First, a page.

Calculating the number of electrons given the force of repulsion

  • Thread starter tmichaud26
  • Start date
  • #1
Homework Statement:
Two small spheres spaced 20.0 cm apart have equal charge. How many excess electrons must be present on each sphere if the magnitude of the force of repulsion between them is 3.33×10^−21N?
Relevant Equations:
Charge of an electron e=-1.6X10^-19 C
F=kq/(r^2)
Homework Statement: Two small spheres spaced 20.0 cm apart have equal charge. How many excess electrons must be present on each sphere if the magnitude of the force of repulsion between them is 3.33×10^−21N?
Homework Equations: Charge of an electron e=-1.6X10^-19 C
F=kq/(r^2)

For this I set the force equal to 3.33X10^-21N and solved for the value of q given that we know the values for k (9x10^9Nm^2/C^2) and r=0.2m. This gave a q value of 1.48x10^-31 which I then divided by the charge of an electron to get a value of 9.25x10^-14 which is not an appropriate value for number of electrons. Am I using the correct equation?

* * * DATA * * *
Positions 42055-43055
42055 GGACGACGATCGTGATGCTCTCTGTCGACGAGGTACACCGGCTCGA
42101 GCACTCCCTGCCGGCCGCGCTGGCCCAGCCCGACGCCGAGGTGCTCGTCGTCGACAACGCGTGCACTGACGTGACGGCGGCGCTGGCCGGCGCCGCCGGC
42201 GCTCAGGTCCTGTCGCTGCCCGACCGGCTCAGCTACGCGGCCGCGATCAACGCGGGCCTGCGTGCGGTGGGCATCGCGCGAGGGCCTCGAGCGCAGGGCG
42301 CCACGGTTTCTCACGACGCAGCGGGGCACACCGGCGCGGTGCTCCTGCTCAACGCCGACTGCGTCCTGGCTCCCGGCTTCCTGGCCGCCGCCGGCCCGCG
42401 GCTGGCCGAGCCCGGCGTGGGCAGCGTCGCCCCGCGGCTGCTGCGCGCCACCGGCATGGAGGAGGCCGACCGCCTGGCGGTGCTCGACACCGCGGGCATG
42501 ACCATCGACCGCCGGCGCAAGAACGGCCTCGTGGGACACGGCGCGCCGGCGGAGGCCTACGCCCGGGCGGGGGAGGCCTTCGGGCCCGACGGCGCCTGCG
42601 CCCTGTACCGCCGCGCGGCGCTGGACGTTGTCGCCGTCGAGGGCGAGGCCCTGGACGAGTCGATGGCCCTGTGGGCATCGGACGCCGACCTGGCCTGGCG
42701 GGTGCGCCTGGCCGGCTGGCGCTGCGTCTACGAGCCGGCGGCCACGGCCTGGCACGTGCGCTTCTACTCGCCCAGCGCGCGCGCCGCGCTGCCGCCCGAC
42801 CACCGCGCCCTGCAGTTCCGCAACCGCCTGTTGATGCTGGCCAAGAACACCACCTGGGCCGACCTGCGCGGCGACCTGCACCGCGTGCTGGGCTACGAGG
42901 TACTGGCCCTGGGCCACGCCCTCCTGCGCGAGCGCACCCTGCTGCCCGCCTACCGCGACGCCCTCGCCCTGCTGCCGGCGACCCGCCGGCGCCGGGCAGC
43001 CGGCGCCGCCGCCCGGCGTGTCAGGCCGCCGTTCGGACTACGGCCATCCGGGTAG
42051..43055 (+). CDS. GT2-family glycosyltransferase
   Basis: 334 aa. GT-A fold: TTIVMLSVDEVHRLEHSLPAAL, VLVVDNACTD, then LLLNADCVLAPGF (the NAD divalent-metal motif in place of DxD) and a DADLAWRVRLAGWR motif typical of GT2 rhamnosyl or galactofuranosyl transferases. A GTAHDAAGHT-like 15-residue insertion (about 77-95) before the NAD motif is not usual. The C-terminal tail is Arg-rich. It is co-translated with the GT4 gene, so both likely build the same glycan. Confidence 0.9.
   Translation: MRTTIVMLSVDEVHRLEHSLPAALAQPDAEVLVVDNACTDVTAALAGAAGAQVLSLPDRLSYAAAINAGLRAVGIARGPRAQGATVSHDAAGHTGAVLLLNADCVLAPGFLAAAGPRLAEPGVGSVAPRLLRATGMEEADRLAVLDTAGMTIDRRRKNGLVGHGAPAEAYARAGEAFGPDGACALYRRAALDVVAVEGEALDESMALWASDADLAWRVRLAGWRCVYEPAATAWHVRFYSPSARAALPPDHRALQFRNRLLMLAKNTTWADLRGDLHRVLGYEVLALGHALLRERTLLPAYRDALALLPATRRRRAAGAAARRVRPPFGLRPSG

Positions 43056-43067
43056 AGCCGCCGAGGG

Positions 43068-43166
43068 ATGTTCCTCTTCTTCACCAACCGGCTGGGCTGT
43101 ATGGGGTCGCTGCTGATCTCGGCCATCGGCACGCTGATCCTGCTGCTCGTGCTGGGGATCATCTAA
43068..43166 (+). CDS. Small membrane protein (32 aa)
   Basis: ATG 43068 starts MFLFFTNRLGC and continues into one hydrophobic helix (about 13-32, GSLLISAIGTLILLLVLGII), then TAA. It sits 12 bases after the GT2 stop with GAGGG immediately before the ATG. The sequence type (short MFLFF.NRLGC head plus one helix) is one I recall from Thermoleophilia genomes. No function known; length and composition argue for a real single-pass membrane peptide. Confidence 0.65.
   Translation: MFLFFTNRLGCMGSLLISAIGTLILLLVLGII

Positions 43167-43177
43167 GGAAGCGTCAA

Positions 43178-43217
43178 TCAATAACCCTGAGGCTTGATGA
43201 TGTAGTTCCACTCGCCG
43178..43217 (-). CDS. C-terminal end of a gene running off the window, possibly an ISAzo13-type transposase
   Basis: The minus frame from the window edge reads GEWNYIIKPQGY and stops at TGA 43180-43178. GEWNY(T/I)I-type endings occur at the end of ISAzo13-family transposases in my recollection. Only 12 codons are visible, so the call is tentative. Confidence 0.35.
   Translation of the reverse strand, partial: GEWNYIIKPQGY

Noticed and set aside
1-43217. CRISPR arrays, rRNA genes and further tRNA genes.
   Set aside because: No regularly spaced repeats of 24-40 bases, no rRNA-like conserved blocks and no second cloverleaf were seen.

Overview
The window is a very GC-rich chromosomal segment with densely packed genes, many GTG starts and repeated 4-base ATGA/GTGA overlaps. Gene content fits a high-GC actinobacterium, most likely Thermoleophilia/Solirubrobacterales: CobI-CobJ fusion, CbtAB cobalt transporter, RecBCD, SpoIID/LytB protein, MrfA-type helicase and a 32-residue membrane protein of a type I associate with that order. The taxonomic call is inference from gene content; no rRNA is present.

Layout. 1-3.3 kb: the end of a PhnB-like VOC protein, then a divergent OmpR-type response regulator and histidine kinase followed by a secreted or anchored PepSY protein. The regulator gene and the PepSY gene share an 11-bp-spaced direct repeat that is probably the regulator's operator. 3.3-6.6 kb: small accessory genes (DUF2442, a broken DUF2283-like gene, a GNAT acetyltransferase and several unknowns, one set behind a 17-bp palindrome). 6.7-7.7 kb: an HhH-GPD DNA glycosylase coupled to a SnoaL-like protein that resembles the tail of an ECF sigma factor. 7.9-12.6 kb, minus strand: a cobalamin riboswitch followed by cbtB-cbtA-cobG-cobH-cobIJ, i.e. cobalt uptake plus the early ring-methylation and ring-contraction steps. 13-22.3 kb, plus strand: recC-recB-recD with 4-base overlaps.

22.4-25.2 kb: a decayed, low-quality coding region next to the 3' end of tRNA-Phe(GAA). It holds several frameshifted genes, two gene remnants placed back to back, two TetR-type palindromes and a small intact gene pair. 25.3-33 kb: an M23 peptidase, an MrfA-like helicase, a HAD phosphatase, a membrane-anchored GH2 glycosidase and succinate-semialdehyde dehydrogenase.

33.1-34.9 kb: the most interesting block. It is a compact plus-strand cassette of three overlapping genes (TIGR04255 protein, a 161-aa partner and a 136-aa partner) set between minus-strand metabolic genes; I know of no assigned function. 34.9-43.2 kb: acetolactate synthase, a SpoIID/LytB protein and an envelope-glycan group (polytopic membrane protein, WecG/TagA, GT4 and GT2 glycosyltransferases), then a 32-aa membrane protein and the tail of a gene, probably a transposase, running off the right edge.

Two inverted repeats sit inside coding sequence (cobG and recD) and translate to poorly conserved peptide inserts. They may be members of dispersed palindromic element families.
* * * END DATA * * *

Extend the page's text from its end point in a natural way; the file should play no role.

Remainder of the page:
Answers and Replies

  • #3
Do I need to include the r-vector?
 
  • #5
This time I set F=3.3x10^-21 and divided this by the right side of the equation which I calculated out to be (9x10^9)(1.6x10^-19)(1.6x10^-19)/(.2x.2) which gave me a value of 578,125 electrons. Do I need to divide this value by 2 to get the number of electrons that need to be present on each sphere or does each sphere need 578,125 electrons?
 
  • #6
Doc Al
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Try this: Assume that each sphere has the same number of electrons, let's call that number "n". So, if the charge on each electron is "e", what's the charge on each sphere? Rewrite your equation in terms of that, then you can solve for "n".
 

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